Big retailers understand the art of taking profit of sports events and holidays like no other. The assortment is easily adapted to the season or the hype of the moment, in order to get a piece of the pie. Completely logical of course, it would be lamentable marketing if they did not do it. During hyped, alcohol-free months all over the world we see lots of discounted non-alcoholic drinks popping up in the advertising leaflets. Nice for those who like to drink alcohol-free alternatives (now and then). This week, when Belgium is doing an alcohol-free february, Aldi promotes an alcohol-free Gin, named GinFree.

Did we see this one before?

When we saw the advertising brochure we had a déja-vu. The shape of the bottle, but especially the color of the two drinks reminded us very hard of the bottle of Ginsin that is in the cupboard at home. Well, of course it could also be a good copy of the Ginsin branding, so we went to Aldi to pick up two bottles, the blue ’12 botanics’ and the pink ‘strawberry’, for € 5.99 per bottle you can not really be fooled. When we inspected the bottles more closely, our suspicion turned out to be correct. Like Ginsin, the Ginfree by Aldi is produced by Espadafor from Granada in Spain. Ginsin has three varieties in the range: 12 botanics, Strawberry and Tangerine, Aldi took over two: the 12 botanics and the strawberry.

Identical twins?

It is not that the GinFree at Aldi is much cheaper than Ginsin. You can find Ginsin, depending on where you buy it, for between 6.5 and 9 euros, which makes the Aldi version only slightly cheaper. It is of course possible that the two products are not quite the same, but since the energetic value of both bottles completely matches and we can not really taste a difference, we are pretty sure that they are the same products. If you like Ginsin and you live in Belgium, it is of course the ideal time to start scoring some bottles. In the rest of Europe, GinFree will probably be available later.

Sweetness makes it an easy drink

We will have a comprehensive ‘Tasted!’ of Ginsin on the site in a couple of weeks, but a few quick nips already tells us a lot. First of all, you can not really compare this product with some other alternatives for Gin that are currently on the market. On this site, for example, Borrago # 47 Paloma Blend, Memento and No Ghost in a Bottle Floral Delight and Herbal Delight were already tasted and used in recipes. These products, but also Seedlip, Nona, Caleño and other alternatives that are available on the market, can easily justify that they are about three times as expensive. The latter brands are proud that they only work with natural products and aromas and have hardly or no calories. At GinFree they do add artificial flavors and colours and the product also contains a relatively large amount of sugar. Per 100 ml. you can find 10.2 grams of sugar in GinFree, which is about the same amount as in coca cola. Because of the large amount of sugar, the strawberry is very sweet and it almost tastes like strawberry syrup. By adding citrus you get a pleasant feeling in the throat when you swallow the GinFree. Only when swallowing you really feel that this can effectively be meant as an alternative to Gin. How the Ginsin does work in mocktails we will test later, but we already know that we do not have to add a lot of sugar syrup.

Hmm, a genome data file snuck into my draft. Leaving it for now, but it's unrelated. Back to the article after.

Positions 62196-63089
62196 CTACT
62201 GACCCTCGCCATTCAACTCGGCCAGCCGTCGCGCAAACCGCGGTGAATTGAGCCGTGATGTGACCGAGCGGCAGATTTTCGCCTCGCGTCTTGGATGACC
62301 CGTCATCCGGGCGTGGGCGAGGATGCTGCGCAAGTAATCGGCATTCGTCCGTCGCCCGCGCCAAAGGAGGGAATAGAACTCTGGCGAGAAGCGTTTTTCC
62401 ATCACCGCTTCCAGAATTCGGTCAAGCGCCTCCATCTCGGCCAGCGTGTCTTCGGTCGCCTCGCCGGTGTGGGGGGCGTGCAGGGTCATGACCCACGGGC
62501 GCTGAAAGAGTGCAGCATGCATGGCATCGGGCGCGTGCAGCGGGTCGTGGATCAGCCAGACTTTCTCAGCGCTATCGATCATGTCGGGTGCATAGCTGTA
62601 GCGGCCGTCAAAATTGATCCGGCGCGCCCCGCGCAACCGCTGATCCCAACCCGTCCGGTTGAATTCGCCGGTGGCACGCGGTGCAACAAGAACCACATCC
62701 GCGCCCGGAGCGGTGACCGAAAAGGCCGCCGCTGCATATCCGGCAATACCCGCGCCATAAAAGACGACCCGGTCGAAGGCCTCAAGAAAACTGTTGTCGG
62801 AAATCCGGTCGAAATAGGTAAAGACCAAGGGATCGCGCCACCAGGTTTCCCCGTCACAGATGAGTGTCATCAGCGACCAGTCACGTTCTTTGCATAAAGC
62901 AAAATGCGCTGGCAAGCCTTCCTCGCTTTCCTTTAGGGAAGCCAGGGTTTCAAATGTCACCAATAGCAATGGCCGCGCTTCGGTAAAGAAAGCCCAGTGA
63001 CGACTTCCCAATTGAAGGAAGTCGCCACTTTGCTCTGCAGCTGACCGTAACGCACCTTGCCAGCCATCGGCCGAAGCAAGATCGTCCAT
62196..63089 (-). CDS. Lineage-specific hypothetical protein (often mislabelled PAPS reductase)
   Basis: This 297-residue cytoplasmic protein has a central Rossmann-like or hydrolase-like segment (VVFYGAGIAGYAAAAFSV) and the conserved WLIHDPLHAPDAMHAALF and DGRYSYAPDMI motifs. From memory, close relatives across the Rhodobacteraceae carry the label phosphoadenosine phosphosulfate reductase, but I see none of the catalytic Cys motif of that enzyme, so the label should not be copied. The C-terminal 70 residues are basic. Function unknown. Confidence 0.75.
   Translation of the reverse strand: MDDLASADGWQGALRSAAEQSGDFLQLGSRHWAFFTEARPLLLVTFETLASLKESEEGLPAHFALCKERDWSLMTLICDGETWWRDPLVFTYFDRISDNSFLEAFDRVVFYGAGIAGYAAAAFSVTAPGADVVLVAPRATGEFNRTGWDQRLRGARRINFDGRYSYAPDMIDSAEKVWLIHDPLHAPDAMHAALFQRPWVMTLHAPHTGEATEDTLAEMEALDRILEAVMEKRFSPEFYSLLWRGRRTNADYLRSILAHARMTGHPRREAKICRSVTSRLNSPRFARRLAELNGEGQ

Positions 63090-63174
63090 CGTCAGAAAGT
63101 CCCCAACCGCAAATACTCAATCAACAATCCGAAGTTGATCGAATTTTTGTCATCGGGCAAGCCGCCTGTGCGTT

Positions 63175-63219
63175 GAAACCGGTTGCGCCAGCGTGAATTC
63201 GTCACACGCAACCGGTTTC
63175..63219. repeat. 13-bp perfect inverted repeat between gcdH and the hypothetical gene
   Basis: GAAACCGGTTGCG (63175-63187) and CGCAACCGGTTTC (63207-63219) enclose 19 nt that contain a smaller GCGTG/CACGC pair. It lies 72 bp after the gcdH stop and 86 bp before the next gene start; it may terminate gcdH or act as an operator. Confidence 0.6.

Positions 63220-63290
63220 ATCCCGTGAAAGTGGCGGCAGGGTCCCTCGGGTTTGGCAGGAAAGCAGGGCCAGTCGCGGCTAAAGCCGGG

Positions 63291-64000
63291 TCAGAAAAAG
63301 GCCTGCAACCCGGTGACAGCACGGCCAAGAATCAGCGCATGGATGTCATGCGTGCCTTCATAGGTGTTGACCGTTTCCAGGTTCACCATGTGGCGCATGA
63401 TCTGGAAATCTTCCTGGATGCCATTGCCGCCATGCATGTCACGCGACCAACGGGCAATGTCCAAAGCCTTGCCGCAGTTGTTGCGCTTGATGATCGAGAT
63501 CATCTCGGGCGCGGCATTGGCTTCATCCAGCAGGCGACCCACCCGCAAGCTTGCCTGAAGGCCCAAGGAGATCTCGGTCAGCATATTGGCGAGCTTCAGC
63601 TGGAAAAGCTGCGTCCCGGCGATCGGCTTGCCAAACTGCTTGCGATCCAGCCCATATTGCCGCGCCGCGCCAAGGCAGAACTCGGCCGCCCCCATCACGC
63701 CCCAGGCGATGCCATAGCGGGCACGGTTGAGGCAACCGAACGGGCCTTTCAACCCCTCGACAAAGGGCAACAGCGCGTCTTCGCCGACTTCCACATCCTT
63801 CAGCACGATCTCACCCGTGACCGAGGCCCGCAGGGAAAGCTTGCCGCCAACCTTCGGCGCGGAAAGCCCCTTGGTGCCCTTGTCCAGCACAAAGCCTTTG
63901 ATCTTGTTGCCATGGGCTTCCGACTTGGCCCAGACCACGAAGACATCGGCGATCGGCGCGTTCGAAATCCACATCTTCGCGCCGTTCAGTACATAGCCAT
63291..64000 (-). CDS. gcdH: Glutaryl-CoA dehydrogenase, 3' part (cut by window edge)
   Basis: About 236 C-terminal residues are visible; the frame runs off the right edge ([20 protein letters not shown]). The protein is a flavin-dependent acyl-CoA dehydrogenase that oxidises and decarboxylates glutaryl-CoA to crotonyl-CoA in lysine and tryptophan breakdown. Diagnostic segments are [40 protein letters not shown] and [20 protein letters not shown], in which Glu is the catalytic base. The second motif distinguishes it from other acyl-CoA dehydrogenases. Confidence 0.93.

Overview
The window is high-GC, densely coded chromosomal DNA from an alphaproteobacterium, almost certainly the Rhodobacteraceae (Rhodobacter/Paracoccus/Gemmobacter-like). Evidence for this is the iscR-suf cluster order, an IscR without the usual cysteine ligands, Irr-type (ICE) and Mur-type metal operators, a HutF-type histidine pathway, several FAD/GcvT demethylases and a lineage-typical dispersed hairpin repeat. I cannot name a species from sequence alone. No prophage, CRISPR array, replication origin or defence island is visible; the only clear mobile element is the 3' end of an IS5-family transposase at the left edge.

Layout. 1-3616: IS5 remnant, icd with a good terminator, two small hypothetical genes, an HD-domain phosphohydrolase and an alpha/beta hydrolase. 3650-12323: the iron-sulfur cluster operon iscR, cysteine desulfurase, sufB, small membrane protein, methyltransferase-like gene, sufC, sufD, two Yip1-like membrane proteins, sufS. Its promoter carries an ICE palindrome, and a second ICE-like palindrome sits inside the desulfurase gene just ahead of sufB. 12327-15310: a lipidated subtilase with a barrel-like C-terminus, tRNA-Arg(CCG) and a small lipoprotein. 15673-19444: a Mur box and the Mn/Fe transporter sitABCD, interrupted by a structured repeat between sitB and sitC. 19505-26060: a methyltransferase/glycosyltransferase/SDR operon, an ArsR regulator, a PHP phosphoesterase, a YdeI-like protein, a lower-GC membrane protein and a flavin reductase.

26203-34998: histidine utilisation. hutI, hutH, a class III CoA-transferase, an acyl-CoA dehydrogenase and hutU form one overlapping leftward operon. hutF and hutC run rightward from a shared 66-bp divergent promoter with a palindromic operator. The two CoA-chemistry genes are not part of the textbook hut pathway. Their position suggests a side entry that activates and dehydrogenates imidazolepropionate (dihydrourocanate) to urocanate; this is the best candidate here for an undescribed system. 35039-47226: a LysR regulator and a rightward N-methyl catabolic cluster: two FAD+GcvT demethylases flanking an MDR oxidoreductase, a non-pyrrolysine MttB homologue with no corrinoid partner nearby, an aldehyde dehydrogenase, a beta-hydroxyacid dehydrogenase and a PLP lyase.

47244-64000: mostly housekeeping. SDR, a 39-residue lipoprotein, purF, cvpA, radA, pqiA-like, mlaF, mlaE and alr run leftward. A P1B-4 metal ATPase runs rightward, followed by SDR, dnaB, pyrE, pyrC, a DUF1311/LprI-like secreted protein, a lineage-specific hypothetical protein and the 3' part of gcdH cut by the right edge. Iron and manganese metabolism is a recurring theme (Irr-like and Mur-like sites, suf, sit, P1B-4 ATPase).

To buy or not to buy?

The sweetness makes GinFree very accessible. In every one of us there is a sweet tooth hiding somewhere. If you want a slightly more sophisticated taste, I would invest in one of the alternatives just mentioned. If it depends on us we might buy a bottle of the 12 botanics to quickly pour a dash in a tonic during the week as an aperitif after a busy day. To be able to enjoy quiet Saturday night, or to serve when friends visit, we would still ensure that we always have a few slightly more expensive, less sweet and more sofisticated bottles in stock.